3. Explore your “why.” Now that you have taken time to listen to God and each other, you are ready to explore the “why” of your community. What might God need of your particular people in this particular time and place? Think about the people that God has already brought together. Are there themes around their interests or needs? What talents are present? Using these resources, what are some ways that your faith community might join in and be an active partner in what God might already be doing? What resources (people, talents, space, funds) might God be inviting you to invest in the vision? Engaging in this conversation will begin to bring the why of your community into focus, and give you insights and parameters to evaluate current ministries and direct future endeavors. 
  4. Try some new things. Since we can’t know with 100% clarity what God is doing, it’s helpful to try some small experiments to see what might be learned. How can the resources identified in the previous step be engaged? What do we need to keep doing, learn, or change in order to align our use of time, talents and other resources with what God is asking of our community?

This framework of questions allows a group to engage in healthy reflection in order to respond to the current needs of the people in their faith and wider communities. The questions, while simple in form, may be difficult to answer, and may bring to light needed changes in how the group meets and serves. The reflection process can’t be completed in one short meeting, and decisions to move into new directions or patterns of gathering may bring grief and conflict. As a team coach, I am often called in to walk alongside teams to make sure they don’t abandon this important work when conversations become difficult or hard decisions need to be made.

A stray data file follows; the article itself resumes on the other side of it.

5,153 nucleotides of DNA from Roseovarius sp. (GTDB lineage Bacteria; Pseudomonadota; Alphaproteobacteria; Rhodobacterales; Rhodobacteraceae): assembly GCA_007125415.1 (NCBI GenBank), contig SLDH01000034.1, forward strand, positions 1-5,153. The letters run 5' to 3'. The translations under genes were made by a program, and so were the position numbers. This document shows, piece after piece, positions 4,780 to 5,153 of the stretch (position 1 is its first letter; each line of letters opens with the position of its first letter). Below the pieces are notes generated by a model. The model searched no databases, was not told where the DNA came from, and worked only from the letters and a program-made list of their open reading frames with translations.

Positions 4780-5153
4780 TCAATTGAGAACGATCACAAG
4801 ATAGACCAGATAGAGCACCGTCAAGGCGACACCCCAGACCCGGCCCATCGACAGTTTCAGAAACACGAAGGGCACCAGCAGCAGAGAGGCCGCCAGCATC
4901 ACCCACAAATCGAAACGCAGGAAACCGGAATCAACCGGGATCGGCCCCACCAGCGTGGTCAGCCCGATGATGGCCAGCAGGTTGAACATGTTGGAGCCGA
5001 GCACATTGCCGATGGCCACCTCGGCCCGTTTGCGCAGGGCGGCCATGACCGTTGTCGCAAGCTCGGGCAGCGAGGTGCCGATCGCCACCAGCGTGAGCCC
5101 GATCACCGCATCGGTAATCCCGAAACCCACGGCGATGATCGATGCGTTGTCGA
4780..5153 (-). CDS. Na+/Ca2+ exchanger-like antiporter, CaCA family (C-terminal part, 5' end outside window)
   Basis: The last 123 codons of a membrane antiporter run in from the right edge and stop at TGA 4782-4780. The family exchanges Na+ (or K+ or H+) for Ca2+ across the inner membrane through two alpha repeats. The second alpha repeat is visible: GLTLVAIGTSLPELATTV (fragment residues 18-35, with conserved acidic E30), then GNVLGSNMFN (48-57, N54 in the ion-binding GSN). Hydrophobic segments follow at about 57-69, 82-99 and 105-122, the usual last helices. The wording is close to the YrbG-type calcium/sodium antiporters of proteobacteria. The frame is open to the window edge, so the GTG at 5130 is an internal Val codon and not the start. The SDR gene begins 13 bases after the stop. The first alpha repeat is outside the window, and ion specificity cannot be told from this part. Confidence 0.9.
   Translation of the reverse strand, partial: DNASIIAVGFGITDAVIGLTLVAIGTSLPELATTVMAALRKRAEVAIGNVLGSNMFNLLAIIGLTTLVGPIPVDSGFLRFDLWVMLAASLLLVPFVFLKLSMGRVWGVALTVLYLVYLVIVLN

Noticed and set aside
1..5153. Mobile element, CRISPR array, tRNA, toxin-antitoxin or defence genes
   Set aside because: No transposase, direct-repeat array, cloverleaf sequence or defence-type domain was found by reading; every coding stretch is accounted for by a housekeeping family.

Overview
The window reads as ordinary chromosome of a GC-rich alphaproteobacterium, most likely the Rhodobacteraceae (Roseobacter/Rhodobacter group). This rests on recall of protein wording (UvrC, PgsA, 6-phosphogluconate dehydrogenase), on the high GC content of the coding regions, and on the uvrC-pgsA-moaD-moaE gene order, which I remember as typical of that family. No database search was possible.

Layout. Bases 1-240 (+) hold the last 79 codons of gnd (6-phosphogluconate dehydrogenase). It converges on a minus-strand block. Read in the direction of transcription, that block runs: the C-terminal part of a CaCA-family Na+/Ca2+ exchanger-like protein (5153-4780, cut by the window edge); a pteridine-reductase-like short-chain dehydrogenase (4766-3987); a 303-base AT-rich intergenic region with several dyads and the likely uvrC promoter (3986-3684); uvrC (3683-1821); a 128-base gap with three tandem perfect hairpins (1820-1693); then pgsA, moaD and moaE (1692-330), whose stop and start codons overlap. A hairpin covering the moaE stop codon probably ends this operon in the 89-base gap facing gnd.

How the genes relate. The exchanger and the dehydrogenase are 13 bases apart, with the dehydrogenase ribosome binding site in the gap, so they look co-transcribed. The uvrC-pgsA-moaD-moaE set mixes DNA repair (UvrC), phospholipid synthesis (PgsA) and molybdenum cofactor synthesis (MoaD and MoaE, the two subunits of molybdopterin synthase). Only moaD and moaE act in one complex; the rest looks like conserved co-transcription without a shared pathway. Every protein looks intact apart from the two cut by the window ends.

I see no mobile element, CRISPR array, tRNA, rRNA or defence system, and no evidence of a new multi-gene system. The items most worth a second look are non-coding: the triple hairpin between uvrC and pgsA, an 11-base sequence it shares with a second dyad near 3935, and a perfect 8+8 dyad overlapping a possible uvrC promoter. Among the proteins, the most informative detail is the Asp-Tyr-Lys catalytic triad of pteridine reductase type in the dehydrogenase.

Having these conversations provides an opportunity to move your faith community from operating out of habit or self-preservation to engaging in active discernment and discipleship. The energy of your engaged people won’t be spent on activities that don’t fill their spiritual well, and, because your people will know why they are engaged in those activities, and people outside of the faith community will be able to see and understand the purpose of the community more clearly. 

We’d love to hear how this practice works for you! If you try this in your context, share what you learned in the Faith+Lead Learning Lab. Practices like this can be used anytime to spur engagement. 

Segment One Basic Skills Coach Training

Next session begins April 25, 2023.
Learn new methods and gain the skills needed to empower the people around you.
Dawn Alitz

Dawn Alitz

Dawn Alitz is the Director of Coaching and Events with Faith+Lead. Her role in Faith+Lead and the Innovation Team at Luther Seminary places her in a unique position to design, pilot, and build out new business models for theological education, coaching, and congregational leadership support.